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Five Lessons From The AHCA’s Demise

While the keyhole of history has had insufficient time to bring the failed launch of the American Health Care Act (AHCA) into focus, it’s not too soon to begin learning some of the lessons it can teach us. Legislative efforts have a lifespan but our health care system does not. So whether we are still rejoicing or recriminating, let’s take a look at some timeless principles we can apply to the ongoing effort to improve health care in the United States. ...
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Five Reasons The ACA Won’t Be Repealed

Since November 8, a chill has descended among individuals nationwide who are involved with or otherwise care about health care. Like sheep herded to their fate, there has been a resignation that the Affordable Care Act (ACA) will be repealed, taking with it coverage for over 23 million people, strong protections for consumers, and innovations in care delivery....
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MACRA Final Rule: CMS Strikes A Balance; Will Docs Hang On?

On Friday, the Centers for Medicare and Medicaid Services (CMS) released the Final Rule implementing the Medicare Access and CHIP Reauthorization Act of 2015 (MACRA)—aka the “SGR” repeal bill, aka Medicare physician payment 3.0. The central theme of the MACRA Final Rule is its softening of key program parameters in an effort to allay provider concerns, rally participation, and avoid adverse consequences out of the gate....
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Breaking Down The MACRA Proposed Rule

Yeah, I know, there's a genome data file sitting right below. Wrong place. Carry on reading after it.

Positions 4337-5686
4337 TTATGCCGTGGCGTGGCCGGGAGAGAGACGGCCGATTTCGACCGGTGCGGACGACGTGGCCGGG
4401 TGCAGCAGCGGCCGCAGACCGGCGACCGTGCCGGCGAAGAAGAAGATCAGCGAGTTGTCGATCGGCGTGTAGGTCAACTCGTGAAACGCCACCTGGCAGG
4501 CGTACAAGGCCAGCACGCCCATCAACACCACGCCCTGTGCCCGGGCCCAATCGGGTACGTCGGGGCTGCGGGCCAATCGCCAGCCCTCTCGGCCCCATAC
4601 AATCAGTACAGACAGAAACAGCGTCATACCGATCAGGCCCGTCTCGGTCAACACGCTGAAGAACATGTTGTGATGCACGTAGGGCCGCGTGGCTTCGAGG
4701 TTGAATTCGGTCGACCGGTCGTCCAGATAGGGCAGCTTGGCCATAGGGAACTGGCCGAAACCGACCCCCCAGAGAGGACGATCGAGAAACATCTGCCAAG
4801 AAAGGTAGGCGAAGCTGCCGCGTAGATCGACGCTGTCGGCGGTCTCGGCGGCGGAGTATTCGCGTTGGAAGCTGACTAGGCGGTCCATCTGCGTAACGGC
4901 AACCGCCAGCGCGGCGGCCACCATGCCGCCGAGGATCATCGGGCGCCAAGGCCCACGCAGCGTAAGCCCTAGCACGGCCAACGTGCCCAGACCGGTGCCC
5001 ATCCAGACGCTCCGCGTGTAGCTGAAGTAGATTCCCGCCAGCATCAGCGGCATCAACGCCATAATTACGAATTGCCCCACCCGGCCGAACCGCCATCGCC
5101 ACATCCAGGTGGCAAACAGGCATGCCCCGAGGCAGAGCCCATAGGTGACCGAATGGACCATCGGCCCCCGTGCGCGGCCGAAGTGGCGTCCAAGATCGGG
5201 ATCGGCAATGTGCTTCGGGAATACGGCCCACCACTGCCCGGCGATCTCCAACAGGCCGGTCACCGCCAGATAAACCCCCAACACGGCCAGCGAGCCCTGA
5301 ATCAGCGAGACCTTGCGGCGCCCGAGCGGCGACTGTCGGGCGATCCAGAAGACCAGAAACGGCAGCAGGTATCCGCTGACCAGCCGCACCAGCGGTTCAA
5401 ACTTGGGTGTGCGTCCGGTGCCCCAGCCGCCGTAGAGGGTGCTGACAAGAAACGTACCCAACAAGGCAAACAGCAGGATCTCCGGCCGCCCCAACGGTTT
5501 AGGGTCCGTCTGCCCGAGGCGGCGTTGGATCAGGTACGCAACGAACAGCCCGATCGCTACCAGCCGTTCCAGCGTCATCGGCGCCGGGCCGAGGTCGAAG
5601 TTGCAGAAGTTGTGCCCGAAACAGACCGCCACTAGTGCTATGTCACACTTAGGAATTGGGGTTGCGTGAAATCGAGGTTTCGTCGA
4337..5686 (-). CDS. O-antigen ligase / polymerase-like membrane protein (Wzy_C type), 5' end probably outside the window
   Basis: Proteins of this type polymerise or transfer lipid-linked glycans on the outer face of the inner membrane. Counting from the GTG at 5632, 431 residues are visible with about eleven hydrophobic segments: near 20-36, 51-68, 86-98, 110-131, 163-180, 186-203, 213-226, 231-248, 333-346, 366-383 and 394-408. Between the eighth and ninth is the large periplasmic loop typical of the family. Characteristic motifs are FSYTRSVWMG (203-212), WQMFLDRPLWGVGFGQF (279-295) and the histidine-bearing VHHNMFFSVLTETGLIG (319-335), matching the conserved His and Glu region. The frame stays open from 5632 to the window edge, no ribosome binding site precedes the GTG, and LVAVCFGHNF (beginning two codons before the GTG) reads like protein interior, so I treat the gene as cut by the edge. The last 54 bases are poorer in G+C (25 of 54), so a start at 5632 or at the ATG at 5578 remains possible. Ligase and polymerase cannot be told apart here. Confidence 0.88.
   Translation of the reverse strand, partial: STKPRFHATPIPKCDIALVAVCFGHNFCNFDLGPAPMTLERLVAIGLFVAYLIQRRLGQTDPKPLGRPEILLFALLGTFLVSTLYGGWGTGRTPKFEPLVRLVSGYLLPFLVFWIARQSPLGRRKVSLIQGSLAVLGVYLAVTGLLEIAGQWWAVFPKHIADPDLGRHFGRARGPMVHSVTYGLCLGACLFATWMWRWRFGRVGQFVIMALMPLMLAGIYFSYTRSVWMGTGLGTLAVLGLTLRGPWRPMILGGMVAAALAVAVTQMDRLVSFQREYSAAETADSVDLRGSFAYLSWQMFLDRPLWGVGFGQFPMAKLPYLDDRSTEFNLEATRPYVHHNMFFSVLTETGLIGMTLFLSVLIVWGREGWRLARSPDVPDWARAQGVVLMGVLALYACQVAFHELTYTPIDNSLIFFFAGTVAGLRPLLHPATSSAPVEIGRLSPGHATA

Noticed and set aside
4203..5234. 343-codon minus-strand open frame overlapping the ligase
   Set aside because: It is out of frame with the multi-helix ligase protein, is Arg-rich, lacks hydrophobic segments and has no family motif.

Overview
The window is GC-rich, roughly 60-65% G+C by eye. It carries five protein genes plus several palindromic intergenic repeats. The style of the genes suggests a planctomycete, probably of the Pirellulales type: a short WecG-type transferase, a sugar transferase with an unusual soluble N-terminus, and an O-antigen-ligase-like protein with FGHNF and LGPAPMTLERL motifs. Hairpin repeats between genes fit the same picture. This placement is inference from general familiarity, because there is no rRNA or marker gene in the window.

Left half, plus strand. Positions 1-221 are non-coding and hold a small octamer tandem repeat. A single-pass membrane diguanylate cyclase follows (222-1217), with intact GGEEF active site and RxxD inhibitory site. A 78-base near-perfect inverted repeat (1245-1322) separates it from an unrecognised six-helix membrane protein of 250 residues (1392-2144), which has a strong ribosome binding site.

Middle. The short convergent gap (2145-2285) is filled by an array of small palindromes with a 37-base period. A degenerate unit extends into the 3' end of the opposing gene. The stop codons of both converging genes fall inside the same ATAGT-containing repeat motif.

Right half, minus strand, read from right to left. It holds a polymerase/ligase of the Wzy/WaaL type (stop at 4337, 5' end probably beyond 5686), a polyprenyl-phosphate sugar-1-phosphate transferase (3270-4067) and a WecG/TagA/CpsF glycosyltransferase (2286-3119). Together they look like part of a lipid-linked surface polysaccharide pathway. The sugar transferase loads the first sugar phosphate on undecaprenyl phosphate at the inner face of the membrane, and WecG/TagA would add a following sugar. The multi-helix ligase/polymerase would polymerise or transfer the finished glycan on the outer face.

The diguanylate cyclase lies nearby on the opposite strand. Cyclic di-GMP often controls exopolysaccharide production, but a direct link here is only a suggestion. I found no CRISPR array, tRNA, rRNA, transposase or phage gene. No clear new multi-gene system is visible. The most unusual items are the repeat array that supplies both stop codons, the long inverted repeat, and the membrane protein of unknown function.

The mother ship has landed. On Wednesday, April 27, the Centers for Medicare and Medicaid Services (CMS) released the highly anticipated proposed rule that would establish key parameters for the new Quality Payment Program, a framework that includes the Merit-based Incentive Payment System (MIPS) and Alternative Payment Models (APMs)....
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Brave New World: Medicare’s Advanced Payment Models

The Medicare Access and CHIP Reauthorization Act of 2015 (MACRA) established a new framework for Medicare physician payment. Under the law, beginning in 2019, health care professionals participating in the program will come to a crossroads on their path to reimbursement. In one direction—the default direction—they will be subject to the Merit-Based Incentive Payment System (MIPS), a revamp of Medicare’s fee-for-service (FFS) payment system that consolidates existing quality programs into a unified reimbursement component....
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Moops?: A Roadmap To MIPS

After a seemingly endless stream of stop-gap “doc fixes,” President Obama on April 14, 2015, signed into law a permanent repeal and replacement of Medicare’s Sustainable Growth Rate formula. The 2015 law, known as the Medicare Access and CHIP Reauthorization Act of 2015 (MACRA) (P.L. 114-10), permanently reformed Medicare physician payments and (finally) put to rest what had become a dreaded perennial legislative ritual of blocking reimbursement cuts. ...